Going Deep is a new feature that will run periodically through the 2020 baseball season on Sportsnet.ca, sharing thoughts from people around the game about a specific experience, issue or moment they’ve been a part of. In the inaugural instalment, Shi Davidi asks Toronto Blue Jays Matt Shoemaker, Joe Panik and Travis Shaw for memories of their first major-league spring training.
RHP Matt Shoemaker – “Two different words. Excitement, intimidation, all at the same time. Like, excitement was through the roof, ready to go, spring training, big-league camp. That was my first time being around Albert Pujols, Josh Hamilton, guys I grew up watching play, essentially. And then, intimidated, definitely, just, ‘Hey, how do I go in there? How do I act? I don’t want to make anybody mad at me.’
“In regards to actually playing the game, I found my footing pretty quick. It’s the same game, it’s going out there and playing baseball. Thankfully I had a lot of veteran guys at the time who taught me that. I still tell guys that today because it’s so true. And the clubhouse, wanting to do things the right way, be professional, not be an idiot and respect other guys and they respect me and all that – that happened pretty quick. Act mature and those things kind of come in place.
“Before my first big-league camp, I got called up as one of those extra pitchers for a spring training game. I pitched well, obviously being very intimidated, not knowing anybody, and (then Angels manager) Mike Scioscia came up to me after I came off the field and he’s like, ‘That’s some big-league pitching right there.’ I remember him distinctly saying, ‘That’s big-league stuff. That’s awesome. Great job.’ And that stuck with me because I’m like, ‘Oh, he’s right. Believe it.’ That was cool.”
INF Joe Panik – “My first big-league camp was in 2012. I was 21 years old and there was no chance of me making the major-league club, so it was more about the experience of getting into the big-league clubhouse and mixing it up with those guys. At the time you had guys like Tim Lincecum, characters like Brian Wilson, someone like Buster Posey, all these guys that you’re like, ‘OK, these guys could be my teammates. You watched them on TV and now you’re in the same locker-room as them.’ You try to fit in, be seen and not heard, try to take in as much as you can from guys, how they worked, what they did and don’t stick out in a bad way.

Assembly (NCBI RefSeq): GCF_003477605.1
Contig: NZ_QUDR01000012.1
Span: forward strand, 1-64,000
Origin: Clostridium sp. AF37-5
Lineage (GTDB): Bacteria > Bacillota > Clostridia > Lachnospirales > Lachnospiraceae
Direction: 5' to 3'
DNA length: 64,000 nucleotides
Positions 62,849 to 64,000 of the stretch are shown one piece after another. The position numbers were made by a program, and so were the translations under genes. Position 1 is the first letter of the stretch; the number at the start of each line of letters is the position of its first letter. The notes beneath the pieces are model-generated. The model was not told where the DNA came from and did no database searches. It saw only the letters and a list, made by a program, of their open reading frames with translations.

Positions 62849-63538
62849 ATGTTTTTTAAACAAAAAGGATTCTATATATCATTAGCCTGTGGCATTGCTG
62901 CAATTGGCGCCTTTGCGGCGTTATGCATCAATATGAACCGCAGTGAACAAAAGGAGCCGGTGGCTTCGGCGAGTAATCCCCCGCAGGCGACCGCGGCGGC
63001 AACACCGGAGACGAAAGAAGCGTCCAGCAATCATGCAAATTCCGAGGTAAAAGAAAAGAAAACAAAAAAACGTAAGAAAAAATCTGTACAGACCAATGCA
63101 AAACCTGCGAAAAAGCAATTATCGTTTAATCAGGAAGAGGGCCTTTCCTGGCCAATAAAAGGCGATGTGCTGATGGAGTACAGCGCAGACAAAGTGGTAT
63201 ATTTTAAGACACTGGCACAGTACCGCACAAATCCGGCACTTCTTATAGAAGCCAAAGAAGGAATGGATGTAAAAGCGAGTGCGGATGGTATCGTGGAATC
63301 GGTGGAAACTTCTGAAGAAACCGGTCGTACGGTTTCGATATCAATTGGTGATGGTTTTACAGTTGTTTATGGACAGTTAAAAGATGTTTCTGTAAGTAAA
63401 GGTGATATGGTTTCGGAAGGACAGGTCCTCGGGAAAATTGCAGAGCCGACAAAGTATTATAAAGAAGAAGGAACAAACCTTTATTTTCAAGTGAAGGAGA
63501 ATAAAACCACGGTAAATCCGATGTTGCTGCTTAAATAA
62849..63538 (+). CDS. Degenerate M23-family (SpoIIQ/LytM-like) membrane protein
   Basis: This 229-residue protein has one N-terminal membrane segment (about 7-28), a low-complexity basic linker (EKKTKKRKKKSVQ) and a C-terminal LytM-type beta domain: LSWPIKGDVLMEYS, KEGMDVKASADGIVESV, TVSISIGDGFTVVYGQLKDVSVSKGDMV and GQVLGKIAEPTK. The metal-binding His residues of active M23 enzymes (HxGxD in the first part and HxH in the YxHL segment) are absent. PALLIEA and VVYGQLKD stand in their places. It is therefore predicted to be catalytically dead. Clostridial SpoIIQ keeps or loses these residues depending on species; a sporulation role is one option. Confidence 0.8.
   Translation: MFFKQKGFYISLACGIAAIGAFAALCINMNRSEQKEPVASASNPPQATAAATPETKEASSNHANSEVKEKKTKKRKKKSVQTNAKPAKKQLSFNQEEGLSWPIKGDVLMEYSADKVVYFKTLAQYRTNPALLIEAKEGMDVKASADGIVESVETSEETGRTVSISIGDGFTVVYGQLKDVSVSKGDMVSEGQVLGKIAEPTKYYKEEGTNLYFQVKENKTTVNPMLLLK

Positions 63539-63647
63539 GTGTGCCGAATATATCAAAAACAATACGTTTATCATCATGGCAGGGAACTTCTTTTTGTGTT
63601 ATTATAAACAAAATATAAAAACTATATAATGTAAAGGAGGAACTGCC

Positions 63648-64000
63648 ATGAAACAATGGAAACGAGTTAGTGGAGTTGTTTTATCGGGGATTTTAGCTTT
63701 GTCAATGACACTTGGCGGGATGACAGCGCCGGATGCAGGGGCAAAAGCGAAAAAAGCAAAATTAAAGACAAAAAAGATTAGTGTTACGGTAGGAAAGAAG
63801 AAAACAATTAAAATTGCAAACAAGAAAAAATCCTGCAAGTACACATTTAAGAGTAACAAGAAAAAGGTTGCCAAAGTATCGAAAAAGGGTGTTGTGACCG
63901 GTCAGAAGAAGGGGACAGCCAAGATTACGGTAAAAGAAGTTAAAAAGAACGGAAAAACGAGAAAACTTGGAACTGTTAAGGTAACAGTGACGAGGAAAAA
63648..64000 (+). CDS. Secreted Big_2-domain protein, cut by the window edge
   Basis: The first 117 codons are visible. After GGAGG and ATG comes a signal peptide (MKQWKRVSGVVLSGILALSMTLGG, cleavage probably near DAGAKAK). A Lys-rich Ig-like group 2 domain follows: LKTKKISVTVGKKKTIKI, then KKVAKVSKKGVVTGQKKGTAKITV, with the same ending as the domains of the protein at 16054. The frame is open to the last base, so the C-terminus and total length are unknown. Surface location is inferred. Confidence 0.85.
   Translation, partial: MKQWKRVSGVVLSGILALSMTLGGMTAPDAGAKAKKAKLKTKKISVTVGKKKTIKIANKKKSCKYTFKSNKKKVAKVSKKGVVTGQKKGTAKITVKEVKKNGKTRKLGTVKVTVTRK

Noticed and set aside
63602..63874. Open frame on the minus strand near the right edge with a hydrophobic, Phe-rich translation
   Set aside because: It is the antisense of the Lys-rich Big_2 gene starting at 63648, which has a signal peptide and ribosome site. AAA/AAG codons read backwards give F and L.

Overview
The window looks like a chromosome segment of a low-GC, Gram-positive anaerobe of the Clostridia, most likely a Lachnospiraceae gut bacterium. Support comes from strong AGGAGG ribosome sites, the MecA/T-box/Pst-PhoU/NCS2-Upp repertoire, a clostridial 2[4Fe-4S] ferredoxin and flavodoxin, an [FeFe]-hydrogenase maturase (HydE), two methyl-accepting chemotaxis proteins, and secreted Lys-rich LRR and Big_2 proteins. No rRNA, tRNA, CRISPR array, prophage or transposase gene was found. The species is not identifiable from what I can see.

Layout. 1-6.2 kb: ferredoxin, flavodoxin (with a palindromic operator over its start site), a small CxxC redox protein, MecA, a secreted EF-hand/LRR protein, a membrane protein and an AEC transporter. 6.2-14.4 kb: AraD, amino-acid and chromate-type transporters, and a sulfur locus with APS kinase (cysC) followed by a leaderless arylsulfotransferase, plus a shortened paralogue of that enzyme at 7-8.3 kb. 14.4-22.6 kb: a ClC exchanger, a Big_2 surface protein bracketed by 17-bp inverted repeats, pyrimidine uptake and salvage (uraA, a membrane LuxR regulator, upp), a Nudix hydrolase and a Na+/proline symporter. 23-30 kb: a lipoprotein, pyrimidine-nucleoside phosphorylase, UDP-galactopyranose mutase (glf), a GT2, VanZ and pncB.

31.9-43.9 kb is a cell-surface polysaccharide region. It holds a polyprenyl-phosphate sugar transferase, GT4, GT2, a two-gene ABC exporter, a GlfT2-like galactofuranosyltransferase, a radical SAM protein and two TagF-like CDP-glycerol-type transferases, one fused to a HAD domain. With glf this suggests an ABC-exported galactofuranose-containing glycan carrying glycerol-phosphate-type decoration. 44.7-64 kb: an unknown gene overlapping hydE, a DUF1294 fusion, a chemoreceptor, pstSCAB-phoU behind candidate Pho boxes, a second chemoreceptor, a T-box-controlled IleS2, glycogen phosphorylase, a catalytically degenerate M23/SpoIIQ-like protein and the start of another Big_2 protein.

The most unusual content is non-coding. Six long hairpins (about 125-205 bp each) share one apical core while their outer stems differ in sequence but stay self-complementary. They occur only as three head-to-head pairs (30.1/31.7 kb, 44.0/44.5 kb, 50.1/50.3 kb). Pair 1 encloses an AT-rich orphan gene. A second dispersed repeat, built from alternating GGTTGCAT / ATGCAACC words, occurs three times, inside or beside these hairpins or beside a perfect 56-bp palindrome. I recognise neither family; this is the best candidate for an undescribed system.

“Buster Posey, now he’s a good friend of mine, but just watching how he went about his business, he was a true professional through and through, on and off the field. He just did everything right. He was always disciplined in his work, disciplined in everything he did. So he was the guy I really looked at.
“That first spring, we were playing the Dodgers at Camelback Ranch (L.A.’s spring home), and I hit a triple to right field and when I got to third base it was like, ‘All right. I can do this.’ This was early in camp, too, before I got sent down and for me that was a big moment. First time I’m playing the Dodgers, first time experiencing Giants-Dodgers, and even though it was only spring training, for me it meant something.”
1B/3B Travis Shaw – “I was excited. It was 2014, I was a non-roster invite and the Red Sox still had Mike Napoli, David Ortiz, Dustin Pedroia, all those guys. I watched a lot of them growing up and then getting to share a clubhouse and getting to know them personally was a pretty cool experience.
“That year, for me, was staying out of the way as a young guy. I knew I was just there for a couple of weeks, so I wanted to stay out of the way, watch how they did things, just pick up on the daily routines and how they did things and put that in the back of my head, and try to better myself. I learned a few things from Napoli and Pedroia that I’ve taken with me.
“I remember hitting a ball off the Monster at JetBlue (Park, the spring home of the Boston Red Sox). It was off a lefty – I want to say T.J. McFarland, but I’m not sure. That was the first real moment for me. My first homer was the next year in my second big-league camp.”